We have officially had our first snowfall here in New England! Since I grew up skiing and raced in college , I am true snow bunny at heart. I just feel more comfortable sipping tea, wearing sweaters and boots. I think I look cuter in my scarf and hat than a bikini. I thrive in winter. Now that my college days are over and I’m not racing every weekend and out in the snow training everyday it is a bit different. I have a long commute and snow makes it STRESSFUL. It also gets in my way when it comes to running. I live in Boston, so I run on sidewalks and winter running can be dangerous! I know the snow will melt this week when we hit 60 on Wednesday but it’s the perfect time to get your winter running gear together so your prepared and don’t miss out! So here are a few tips to make winter running easier…
Avoid running in the early morning and late afternoons.
It is colder at these times of day and as a result my lungs tend to burn and I don’t feel as good about my run. Running at the warmest time of day is much better for this. My body will be warmer and my lungs don’t burn. However, most days this is not feasible for me so I run with my nose and mouth covered with a buff in order to allow the air to warm up before entering my lungs. Another advantage of running at the warmest time of day is that there may be less ice and black ice out on the roads since it may have melted and softened in the warm sun.
Wear a buff over your nose and mouth when it is very cold.
A buff is a product made in different weight fabrics. It is a seamless tube of fabric. You can wear it as headband, neck warmer, hat, and over your mouth.
I first found these in college when I was competing in Nordic Skiing. They are perfect for high cardio activities because they keep you warm but are not too heavy once your body heats up. I still use mine now for running. I pull it over my nose and mouth to heat up the air so my lungs won’t burn. Once I heat up I pull it down but keep my neck warm with it!
Get a great pair of gloves.
I love Swix for their gloves. I know many running companies make gloves for runners but I have always ran in these and will always run in them. The palm is leather so they are nice and breathable and the outside is made of weather blocking material with a thin fleece layer. My hands heat up quickly when I run and these gloves are perfect since they keep my hands warm and are breathable so they don’t sweat. A bonus of these gloves is that they are formed a bit for cross-country skiers to hold their poles. This forming is also ideal since it’s almost exactly how a runner would hold their hands.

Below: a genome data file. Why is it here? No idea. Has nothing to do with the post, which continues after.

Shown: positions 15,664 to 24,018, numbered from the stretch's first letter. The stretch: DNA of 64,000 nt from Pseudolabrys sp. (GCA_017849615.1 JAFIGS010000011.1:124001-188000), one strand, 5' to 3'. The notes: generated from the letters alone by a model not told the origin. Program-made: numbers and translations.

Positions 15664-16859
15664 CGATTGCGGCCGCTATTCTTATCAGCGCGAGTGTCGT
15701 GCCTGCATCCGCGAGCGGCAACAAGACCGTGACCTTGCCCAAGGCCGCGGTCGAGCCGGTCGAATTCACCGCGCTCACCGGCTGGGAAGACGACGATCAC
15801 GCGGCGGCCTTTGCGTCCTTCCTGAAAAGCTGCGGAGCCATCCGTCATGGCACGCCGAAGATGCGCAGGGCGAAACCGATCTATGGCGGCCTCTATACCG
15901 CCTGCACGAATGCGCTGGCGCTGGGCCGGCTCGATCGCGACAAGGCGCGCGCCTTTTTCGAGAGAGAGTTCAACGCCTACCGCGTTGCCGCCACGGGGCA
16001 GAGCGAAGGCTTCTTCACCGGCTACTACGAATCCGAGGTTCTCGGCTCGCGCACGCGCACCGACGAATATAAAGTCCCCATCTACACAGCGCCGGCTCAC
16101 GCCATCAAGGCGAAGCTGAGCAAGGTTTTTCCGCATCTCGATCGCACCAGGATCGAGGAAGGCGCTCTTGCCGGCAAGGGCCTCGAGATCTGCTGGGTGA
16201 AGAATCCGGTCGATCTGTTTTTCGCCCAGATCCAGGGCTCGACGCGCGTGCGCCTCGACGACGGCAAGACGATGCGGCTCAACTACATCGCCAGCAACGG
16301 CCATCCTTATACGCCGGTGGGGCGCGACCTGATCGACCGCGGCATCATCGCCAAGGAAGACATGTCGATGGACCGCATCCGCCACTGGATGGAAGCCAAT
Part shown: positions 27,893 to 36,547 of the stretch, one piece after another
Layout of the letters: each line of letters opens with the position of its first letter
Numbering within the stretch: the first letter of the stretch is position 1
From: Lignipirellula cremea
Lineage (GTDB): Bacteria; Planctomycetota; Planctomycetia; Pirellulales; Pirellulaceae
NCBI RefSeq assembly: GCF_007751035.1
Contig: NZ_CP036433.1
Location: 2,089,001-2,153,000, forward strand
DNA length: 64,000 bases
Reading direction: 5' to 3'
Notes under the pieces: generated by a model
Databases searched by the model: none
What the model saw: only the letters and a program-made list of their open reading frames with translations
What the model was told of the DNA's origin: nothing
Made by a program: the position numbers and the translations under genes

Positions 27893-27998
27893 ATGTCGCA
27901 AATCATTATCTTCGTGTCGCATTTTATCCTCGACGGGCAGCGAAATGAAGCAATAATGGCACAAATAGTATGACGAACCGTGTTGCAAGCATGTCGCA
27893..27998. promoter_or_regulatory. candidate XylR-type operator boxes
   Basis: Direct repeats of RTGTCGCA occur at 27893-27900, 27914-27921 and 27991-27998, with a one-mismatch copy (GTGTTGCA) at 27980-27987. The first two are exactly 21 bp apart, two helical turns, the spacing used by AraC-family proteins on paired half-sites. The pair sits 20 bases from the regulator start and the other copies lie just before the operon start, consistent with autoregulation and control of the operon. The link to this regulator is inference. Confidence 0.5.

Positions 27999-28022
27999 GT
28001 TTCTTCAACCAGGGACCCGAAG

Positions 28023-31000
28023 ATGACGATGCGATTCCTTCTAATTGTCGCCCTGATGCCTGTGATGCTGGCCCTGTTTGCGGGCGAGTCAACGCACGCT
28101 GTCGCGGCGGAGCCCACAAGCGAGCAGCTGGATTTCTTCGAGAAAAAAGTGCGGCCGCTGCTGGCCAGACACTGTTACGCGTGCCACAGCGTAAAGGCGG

Regardless of what type of glove you use, it’s important to have good pair that you find comfortable. There is nothing worse than cold hands during a run!
Wear Layers and Avoid Cotton.
Another good tip is to wear a lightweight running jacket over a long-sleeve thermal top in colder months. It is important to avoid cotton since it won’t wick away sweat from your skin and will leave you feeling damp and cold much quicker. Many running jackets are designed with vents now so that when you get warm you can simply open a vent. And by wearing a thermal underneath you can take the jacket off and still feel warm should that be necessary. I like to avoid heavy items like sweatshirts with hoods and thick fleece jackets. I find they bounce around a lot, can be very heavy and do not keep me as warm as when I wear fewer well-chosen wicking clothing.
Additionally it is great to have a pair of wind blocking pants to wear over your running tights for particularly cold and windy days. It’s essential to keep your legs warm during runs! I also have a variety of running tights in various materials and thicknesses so I can choose the best suited pair for the temperatures.
Use a pair of Yaktrax or other stabilizers.